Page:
I'm not impressed by super tech-heavy shows; that's not why I go to musical theater. The Broadway version of GHOST THE MUSICAL may have had more realistic-looking illusions, but I'll trade that for better storytelling every time. The ghostly illusions, while less fancy, are still impressive and accomplish the task. When a character dies and a ghost rises up, a body double (Nick Lande) remains on the floor to represent the soul separating from the body. Videos and projections are used smartly and sparingly, helping to set the scene in various NYC locations, or to show ghosts or spirits. The use of these effects is subtle and adds to the story rather than pulling focus away from it. The Brooklyn loft, Wall Street office, and other locations are represented by three rotating mobile panels, with a brick wall on one side and a paneled window on the other, that are moved into various configurations with images sometimes projected on them (scenic and lighting design by Erik Paulson, projection design by Miko Simmons).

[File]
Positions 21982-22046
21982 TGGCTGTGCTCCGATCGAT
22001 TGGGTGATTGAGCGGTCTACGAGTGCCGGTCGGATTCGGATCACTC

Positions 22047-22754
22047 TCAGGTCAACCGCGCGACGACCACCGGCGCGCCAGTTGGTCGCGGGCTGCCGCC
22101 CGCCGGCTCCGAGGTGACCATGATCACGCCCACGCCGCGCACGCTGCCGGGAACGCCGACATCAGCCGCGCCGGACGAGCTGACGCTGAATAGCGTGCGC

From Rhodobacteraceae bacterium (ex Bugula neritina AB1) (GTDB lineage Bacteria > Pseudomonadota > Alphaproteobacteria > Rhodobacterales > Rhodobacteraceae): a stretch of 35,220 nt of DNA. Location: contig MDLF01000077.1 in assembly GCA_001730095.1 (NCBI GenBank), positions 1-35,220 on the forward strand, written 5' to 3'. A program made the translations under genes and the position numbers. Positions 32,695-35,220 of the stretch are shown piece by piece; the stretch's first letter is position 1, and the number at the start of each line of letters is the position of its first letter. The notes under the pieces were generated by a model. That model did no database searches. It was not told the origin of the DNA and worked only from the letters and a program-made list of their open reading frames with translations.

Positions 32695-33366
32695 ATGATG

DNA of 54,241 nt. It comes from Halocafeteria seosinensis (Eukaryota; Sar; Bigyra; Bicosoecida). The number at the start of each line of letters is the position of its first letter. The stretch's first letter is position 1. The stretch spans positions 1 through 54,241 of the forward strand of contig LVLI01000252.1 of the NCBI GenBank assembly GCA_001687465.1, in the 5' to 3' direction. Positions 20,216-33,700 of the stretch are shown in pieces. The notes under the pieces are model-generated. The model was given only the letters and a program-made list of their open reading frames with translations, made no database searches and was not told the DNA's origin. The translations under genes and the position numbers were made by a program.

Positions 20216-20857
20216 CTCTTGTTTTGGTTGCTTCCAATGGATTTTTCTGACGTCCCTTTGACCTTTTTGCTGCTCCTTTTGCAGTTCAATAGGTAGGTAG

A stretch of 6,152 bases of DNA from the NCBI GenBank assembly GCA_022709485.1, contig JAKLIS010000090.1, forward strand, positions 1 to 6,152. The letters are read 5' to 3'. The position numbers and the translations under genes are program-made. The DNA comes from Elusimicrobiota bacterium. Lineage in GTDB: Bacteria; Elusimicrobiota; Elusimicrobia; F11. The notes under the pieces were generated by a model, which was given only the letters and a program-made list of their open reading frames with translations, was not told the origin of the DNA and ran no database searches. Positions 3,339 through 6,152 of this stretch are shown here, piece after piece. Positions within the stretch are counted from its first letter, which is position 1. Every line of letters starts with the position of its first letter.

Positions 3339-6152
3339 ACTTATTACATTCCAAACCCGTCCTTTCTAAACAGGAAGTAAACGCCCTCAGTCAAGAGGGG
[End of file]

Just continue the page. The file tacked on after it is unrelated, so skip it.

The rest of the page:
First time director Eric Morris (most recently seen on the Old Log stage as Jerry Lee Lewis in MILLION DOLLAR QUARTET) and his team have created a story that never stops, with a consistent emotional arc. As he said in the post-show talkback on the night I attended with my fellow Twin Cities Theater Bloggers, "we never want your heart to stop beating," and "musicals should never have blackouts in life ever." Scene transitions are cleverly accomplished in a way that keeps the story moving, with members of the ten-person ensemble (about half the size of the Broadway cast) moving set pieces in a way that's fluid and meaningful (movement designed by Christine O'Grady). Members of the ensemble are onstage for most scenes, standing silently watching the main action, representing the ghosts or spirits that may (or may not) be all around us.